With respect to external validity,43 44 the clinical and demographic characteristics of participants in our trial were similar to those from other trials investigating specialised BPD treatment.36 37 However, only 53.3% of patients who were assessed for eligibility were randomised. By far, the most common reason for not being included was failure to return the required diagnostic confirmation by the treating clinician. It should also be noted that participants for this trial were mainly recruited via the internet and not from clinical settings. This suggests that our results can only be generalised to patients with BPD who are interested in using SMI and who are currently in specialist care by a psychiatrist or psychotherapist.

An additional strength of our study is that we assessed SAEs using a semi-structured interview. The assessment is based on the definition of SAEs in the good clinical practice (GCP) consensus guideline ( Our semi-structured interview is an improvement on current GCP procedures in that most clinical trials assess the SAE variable based on patients spontaneous reports (for an example in psychotherapy research, see Meister et al45). However, the SAE assessment has not been psychometrically validated yet.

Future research

Given the small between-group effect size observed in this study, future trials of this SMI should be conducted with larger samples to increase statistical power. Because even if the effect we have observed is only small, it is important to consider that unguided forms of digital interventions can be disseminated widely at a low cost. Therefore, the small individual effect might still have a considerable societal impact. In these larger trials, participants should not be required to provide confirmation of their suitability for the study. This confirmation might have led to a selection of patients already receiving adequate treatment. A recent much larger study of an internet intervention for depression showed that the effect of the intervention was greater in those participants who did not receive concomitant psychotherapy.46 This suggests that the intervention for BPD might prove to be effective in a larger RCT in currently untreated patients. These future trials should follow an implementation research framework47 48 and include long-term follow-up, assessments of cost effectiveness and reach, as well as mediators of treatment effects. Putative mediators include the therapeutic alliance with the SMI.49 50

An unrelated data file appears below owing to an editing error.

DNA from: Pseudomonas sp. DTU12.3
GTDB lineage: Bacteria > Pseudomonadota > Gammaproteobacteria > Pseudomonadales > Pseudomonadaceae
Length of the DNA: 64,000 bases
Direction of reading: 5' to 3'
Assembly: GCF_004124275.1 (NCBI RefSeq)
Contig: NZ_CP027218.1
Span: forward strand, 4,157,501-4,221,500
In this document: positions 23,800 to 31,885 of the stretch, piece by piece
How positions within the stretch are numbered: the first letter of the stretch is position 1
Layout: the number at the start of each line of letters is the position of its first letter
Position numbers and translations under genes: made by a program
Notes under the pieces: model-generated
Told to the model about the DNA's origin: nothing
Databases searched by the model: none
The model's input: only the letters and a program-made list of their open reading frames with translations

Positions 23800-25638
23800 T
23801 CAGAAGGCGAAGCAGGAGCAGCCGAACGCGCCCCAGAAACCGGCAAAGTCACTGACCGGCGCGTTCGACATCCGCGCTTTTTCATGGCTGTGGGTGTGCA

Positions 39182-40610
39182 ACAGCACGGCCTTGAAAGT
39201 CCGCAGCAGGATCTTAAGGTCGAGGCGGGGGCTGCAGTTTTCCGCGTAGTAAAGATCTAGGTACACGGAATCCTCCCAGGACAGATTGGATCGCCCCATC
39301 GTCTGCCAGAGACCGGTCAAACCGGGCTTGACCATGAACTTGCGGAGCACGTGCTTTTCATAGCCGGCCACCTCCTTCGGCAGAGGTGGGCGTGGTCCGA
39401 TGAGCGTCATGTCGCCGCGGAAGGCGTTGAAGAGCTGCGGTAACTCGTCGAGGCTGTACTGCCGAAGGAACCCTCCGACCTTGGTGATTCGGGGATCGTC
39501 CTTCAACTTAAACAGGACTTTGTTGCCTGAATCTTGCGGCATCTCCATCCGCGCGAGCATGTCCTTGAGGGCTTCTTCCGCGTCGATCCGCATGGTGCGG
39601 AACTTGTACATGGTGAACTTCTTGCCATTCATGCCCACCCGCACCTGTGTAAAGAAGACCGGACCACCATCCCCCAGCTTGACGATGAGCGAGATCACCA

This study demonstrated the safety but not the effectiveness of priovi in the treatment of BPD. Further research and funding efforts should focus on SMIs as well as other strategies to increase access to care for patients with BPD.

Data availability statement

Data are available upon reasonable request. Individual participant data that underlie the results reported in this article can be shared with researchers who provide a methodologically sound proposal to JPK. Proposals may be submitted up to 36 months following article publication.

Ethics statements

Patient consent for publication